CHARLESTON — Members of the U.S. Senate spent much of August in recess, spending time in their states. But lawmakers returned to Capitol Hill this week as a deadline to prevent a government shutdown looms.

U.S. Sen. Shelley Moore Capito talked to members of the press Thursday afternoon in a virtual briefing as she wrapped up her first week back in the Capitol.

Capito, R-W.Va., spent much of August traveling the state, announcing new earmarks for volunteer fire departments, research at West Virginia University, clean water projects; addressing the business community; promoting the economic successes since the New River Gorge National Park and Refuge was designated a new national park; the need for new nuclear energy projects; and traveling overseas.

“I’ve obviously been on a senatorial recess for several weeks, and during that time I had some great constituent meetings and great business meetings,” Capito said.

Capito recently received defense briefings during an overseas trip to Australia, New Zealand, American Samoa, Fiji and Hawaii with an all-woman delegation of members of the Senate and House of Representatives. The focus of the briefings was the growing militarization of the Pacific region by China and continued threats to nearby Taiwan.

“We know there’s a looming threat with China,” Capito said. “What is the situation, and where, and are they going to move aggressively on Taiwan or not? We need to shore up our allies there. We also saw joint exercises with Australia, India, Japan, and the United States. With our military joint training exercises, we were able to tour submarines. We met with some of our military leaders, both in Australia but also more principally in Hawaii.”

The delegation also supported the U.S. women’s soccer team. Capito was a co-sponsor of the Equal Pay for Equal Play for Team USA Act, which ensures women athletes who compete in international sporting events receive the same pay as their male counterparts.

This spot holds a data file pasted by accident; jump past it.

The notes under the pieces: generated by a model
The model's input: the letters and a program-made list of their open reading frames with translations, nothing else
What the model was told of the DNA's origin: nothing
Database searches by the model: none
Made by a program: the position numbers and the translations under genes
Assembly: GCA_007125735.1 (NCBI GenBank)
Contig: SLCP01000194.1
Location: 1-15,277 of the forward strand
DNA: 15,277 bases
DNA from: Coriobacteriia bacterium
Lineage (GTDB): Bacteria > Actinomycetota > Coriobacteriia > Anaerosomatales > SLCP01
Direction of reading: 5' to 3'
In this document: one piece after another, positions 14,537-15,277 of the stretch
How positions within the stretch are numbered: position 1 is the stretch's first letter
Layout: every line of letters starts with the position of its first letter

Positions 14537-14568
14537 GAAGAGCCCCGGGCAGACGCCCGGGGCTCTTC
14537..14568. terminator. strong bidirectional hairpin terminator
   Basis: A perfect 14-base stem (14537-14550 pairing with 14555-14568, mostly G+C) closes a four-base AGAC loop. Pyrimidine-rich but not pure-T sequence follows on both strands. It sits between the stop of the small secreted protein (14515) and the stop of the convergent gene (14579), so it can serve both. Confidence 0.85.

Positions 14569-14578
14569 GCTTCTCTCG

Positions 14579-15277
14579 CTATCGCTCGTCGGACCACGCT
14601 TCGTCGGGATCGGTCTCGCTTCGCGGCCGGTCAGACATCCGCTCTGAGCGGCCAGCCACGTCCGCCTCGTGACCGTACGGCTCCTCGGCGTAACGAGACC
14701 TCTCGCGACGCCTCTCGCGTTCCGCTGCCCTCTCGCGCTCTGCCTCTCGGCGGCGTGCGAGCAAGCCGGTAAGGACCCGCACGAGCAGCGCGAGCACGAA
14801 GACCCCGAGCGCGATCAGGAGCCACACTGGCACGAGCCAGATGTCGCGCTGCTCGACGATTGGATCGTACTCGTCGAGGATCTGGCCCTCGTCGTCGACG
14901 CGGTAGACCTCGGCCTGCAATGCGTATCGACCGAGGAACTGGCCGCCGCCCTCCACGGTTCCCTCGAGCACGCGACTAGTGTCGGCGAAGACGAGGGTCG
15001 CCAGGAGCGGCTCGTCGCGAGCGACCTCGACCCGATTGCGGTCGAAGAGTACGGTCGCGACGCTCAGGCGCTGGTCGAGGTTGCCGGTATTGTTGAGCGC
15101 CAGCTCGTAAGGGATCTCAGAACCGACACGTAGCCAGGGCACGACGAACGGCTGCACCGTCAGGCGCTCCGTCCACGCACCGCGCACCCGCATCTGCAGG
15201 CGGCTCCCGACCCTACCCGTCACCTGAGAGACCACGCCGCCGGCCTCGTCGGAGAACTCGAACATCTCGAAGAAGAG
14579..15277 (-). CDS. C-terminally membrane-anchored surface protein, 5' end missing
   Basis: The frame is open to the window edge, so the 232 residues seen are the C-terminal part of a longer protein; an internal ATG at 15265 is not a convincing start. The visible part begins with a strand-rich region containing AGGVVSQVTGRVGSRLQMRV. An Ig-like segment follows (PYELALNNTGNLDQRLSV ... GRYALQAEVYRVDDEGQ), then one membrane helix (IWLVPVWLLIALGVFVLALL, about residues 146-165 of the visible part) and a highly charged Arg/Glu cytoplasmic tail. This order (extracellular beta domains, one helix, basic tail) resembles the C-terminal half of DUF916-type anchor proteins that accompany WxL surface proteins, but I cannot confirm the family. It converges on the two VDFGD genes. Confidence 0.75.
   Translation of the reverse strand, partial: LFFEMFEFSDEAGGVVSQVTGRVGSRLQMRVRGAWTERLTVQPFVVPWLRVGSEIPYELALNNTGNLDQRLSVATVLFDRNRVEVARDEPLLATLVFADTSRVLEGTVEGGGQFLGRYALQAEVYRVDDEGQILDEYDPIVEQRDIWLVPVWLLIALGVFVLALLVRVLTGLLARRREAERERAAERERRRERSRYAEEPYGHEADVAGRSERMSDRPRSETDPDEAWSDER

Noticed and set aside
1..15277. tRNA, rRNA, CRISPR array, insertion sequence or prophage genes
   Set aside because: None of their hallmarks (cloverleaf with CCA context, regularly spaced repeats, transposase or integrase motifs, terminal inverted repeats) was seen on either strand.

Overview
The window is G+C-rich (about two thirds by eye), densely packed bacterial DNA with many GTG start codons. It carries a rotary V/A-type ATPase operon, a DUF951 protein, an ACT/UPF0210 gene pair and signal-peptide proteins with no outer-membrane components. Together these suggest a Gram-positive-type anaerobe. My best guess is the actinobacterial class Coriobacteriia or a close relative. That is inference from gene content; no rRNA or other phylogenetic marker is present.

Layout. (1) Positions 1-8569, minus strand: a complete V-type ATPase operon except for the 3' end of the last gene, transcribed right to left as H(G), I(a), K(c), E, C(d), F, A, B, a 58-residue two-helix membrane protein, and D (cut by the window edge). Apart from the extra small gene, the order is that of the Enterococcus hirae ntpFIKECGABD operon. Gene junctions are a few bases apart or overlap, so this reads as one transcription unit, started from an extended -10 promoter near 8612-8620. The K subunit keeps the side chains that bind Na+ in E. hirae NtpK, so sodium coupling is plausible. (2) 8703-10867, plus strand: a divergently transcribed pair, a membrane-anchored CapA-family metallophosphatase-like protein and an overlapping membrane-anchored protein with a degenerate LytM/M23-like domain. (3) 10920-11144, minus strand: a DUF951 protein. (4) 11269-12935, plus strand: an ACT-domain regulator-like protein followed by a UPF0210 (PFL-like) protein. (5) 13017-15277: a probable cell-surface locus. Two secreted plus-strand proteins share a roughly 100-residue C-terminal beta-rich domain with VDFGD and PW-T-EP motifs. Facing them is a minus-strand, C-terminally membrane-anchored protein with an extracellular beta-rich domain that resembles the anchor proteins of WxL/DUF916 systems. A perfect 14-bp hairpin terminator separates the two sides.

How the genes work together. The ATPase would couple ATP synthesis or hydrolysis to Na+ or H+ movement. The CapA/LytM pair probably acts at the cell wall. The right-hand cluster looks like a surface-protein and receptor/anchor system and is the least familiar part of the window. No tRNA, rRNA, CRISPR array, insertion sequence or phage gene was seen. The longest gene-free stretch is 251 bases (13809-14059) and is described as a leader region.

President Joe Biden signed the bill into law earlier this year.

“I was very instrumental in the Equal Pay for Equal Play for Team USA Act to make sure our women athletes are paid equally,” Capito said. “As you look at women’s sports and the leadership that the American women athletes have played, particularly in the soccer arena but other arenas, we’re leading with our values there. We’re talking about the empowerment of women and leadership roles, and also globally cementing friendships.”

But the Senate is back and preparing for negotiations with the U.S. House of Representatives to prevent a government shutdown by the end of September. Capito and U.S. Sen. Joe Manchin, D-W.Va., are members of the Senate Appropriations Committee.

Capito said the committee will consider three appropriations bills that will keep the government funded past Sept. 30.

“We have some challenges, principally the funding bill,” Capito said. “We’re going to do everything we can to avoid that government shutdown that nobody wants. And certainly, I don’t. Having lived through several, I don’t want to see that again, it’s a useless exercise in my opinion.”

The other appropriations bills being considered include the 2023 Farm Bill funding various agricultural programs and the Federal Aviation Administration Reauthorization Act.

Earlier this summer, Congress approved a deal on the debt ceiling to avoid a government default. Capito believes lawmakers can once again come up with a deal to avoid a government shutdown.

“We have a lot on our plate, and I look forward to this month,” Capito said. “It’ll be brisk, it’ll be interesting and hopefully on the spending front we can reign in that spending and hold the line on it like we negotiated earlier in the year to make sure that we are holding fast to that agreement.”